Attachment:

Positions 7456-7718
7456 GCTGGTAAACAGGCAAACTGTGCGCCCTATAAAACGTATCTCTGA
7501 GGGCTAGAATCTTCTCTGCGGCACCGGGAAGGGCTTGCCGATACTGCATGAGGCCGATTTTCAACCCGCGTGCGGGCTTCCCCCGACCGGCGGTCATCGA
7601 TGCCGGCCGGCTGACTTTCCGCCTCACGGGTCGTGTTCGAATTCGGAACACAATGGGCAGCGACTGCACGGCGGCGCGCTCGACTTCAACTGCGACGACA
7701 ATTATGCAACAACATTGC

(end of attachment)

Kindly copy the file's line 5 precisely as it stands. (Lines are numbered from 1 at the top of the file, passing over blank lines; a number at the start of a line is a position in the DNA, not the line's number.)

7701 ATTATGCAACAACATTGC